What’s in a name? – This is a common adage, indicating that the inherent qualities of a person or thing are unaltered, irrespective of what we may choose to call it. While this is certainly true, it is also true that the words we choose to use in our speech influence our thoughts and perceptions to a big extent. Words can create positive or negative emotions or perceptions in those that we speak them to. For instance, research has shown that just hearing sentences about elderly people made the research subjects walk more slowly. So, what does this have to do with names? Names aren’t just words, and it is true that the character of the person would matter much more than what name they are referred to by. However, in some cultures, the names that are given are symbolic of some belief held by the parents. Many ancient cultures, such as traditional Vedic culture, follow the practice of naming children after a preferred god or a virtue; these names are considered indicative of what is desirable in the child. There is an intent to evoke those qualities in the child by addressing them as such.
These names are commonly referred to as “material names”, names that are associated with the material aspect of our existence. They are given by our parents or family, in aspiration of us achieving success in our material lives. They become our identity in this world, quite literally. Everything we achieve, own or create is always linked to us through the name that we possess.
Our real identities are, however, not limited to this body alone. Our true spiritual identity is with the soul, and the process of understanding this identity is the process of bhakti yoga. When a person is desirous of learning more about their true nature, the process recommended in the Bhagavad Gita is to seek out a spiritual master. When the spiritual master finds the disciple to be worthy, he offers a spiritual initiation or ‘diksha’ to initiate the disciple into the spiritual process. This is considered a second birth for the disciple, since it marks the beginning of one’s spiritual life. It is apt to then also offer one a new name to mark this new birth, a name that is reminiscent of one’s true spiritual identity rather than the material identity. Spiritual names offered by the bona fide spiritual master are very carefully considered and meditated upon as they link us to our original identities in the spiritual world. The spiritual name also indicates that we are all parts and parcels of the Lord, but also have an individual existence. We are one in quality with the Lord but differ in quantity, the principle known as ‘achintya bheda-abheda tattva’ which was propagated by Lord Chaitanya Mahaprabhu. Lord Krishna says in the Bhagavad Gita (2.12):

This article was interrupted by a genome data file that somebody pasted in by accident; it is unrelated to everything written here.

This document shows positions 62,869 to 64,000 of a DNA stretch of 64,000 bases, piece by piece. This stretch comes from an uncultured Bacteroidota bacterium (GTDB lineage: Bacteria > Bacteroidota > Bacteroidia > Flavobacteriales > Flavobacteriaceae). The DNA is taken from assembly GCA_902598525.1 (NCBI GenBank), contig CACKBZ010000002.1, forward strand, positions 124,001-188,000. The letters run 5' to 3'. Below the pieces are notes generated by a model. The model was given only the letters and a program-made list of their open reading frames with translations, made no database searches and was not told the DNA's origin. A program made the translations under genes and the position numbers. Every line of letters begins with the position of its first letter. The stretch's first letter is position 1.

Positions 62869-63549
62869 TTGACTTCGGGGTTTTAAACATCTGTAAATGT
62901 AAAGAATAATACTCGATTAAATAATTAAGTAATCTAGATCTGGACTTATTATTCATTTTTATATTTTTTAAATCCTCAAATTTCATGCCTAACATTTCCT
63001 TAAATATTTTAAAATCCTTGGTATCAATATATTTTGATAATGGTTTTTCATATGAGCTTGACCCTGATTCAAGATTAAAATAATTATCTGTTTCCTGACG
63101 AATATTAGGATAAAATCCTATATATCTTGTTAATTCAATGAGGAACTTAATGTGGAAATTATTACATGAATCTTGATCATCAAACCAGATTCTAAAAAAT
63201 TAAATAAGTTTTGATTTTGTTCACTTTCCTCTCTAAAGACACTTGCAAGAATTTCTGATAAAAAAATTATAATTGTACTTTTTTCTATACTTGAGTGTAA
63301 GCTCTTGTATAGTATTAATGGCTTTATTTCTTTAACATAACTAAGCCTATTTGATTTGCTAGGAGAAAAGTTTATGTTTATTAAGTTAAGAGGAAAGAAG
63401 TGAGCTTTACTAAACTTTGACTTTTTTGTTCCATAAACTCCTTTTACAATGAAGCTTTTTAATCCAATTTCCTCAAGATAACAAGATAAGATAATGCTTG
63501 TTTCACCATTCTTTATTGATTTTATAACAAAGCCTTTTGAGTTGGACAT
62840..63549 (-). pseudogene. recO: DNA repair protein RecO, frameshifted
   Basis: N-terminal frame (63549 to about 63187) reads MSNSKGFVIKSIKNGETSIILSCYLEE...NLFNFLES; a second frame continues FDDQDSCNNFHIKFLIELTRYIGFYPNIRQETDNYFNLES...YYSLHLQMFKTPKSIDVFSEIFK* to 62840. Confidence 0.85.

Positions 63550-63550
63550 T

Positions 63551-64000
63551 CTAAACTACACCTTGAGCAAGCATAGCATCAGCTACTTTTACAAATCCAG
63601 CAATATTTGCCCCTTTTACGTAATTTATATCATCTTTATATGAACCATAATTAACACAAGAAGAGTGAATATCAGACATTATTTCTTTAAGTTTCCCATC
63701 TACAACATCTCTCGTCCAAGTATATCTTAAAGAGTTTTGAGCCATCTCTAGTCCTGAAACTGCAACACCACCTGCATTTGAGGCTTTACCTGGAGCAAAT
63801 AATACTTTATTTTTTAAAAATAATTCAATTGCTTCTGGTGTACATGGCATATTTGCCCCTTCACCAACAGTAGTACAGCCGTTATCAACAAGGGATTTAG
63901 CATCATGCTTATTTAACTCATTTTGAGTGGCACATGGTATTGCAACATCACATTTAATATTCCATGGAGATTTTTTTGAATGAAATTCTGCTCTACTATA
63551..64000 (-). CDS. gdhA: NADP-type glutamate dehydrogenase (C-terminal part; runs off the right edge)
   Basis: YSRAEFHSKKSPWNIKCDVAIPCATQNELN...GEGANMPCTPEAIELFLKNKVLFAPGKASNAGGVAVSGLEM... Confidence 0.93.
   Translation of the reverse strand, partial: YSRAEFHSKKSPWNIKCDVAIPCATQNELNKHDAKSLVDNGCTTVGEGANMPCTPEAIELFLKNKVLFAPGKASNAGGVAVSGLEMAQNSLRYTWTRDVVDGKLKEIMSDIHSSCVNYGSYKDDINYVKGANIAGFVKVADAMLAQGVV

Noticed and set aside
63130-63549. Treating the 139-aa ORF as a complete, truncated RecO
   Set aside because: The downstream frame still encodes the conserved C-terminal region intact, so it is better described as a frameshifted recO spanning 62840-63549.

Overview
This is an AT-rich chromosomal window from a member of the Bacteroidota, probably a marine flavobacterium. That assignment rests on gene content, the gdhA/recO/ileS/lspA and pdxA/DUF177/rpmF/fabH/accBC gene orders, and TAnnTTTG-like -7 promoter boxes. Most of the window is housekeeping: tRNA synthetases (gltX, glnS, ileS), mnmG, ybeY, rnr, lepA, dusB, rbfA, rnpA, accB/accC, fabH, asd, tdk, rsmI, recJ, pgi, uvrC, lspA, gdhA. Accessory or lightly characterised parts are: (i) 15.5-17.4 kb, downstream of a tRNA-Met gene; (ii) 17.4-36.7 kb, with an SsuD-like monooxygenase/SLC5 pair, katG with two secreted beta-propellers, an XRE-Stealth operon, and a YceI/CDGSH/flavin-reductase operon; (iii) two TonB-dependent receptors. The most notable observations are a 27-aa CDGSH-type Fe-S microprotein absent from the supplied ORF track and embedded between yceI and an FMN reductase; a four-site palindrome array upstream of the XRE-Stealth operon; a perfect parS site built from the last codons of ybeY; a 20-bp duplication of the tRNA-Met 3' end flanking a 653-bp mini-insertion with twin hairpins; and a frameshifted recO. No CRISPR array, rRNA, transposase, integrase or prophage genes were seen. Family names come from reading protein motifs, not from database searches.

“Never was there a time when I did not exist, nor you, nor all these kings; nor in the future shall any of us cease to be.”
This reveals our existence as individual souls for all eternity, and hence we also possess individual names that match our spiritual identity.
Lord Chaitanya also taught us what the eternal position of every living entity is in relation to the Lord when He instructed Sanatana Goswami as follows:
“jivera ‘svarupa’ haya — krnera ‘nitya-dasa’
The constitutional nature of the jiva (soul) is that of an eternal servant of Krishna.”
To reinforce this concept, the terms ‘dasa’ or ‘devi dasi’ is added to the spiritual names for men and women respectively. For instance, being awarded the name ‘Krishna dasa’ refers to one being a servant of Lord Krishna and ‘Radhika devi dasi’ refers to an eternal servant of Srimati Radharani.
Taking the names of the Lord and His devotees, even inadvertently, benefits us immensely, as seen from the story of Ajamila. When we use the spiritual name to address a devotee, we are acknowledging and respecting their spiritual identity, and their commitment to follow the spiritual path. When someone addresses us by our spiritual names, we are reminded of our connection to the spiritual world. In addition, it also serves to remind us about the initiation vows we have taken to pursue spiritual truths. It helps us to develop our consciousness to always remember our guru and our eternal position as a servant of the Lord and His devotees. By addressing each other as such, we are discarding our material designations and seeing the spiritual spark in each and every one of us. It is a way to transcend the material world while still being situated in the material world.
So, what’s in a name? With material names, probably not much other than some sentiment, but with spiritual names, it is a reminder of an eternal life full of bliss that awaits us.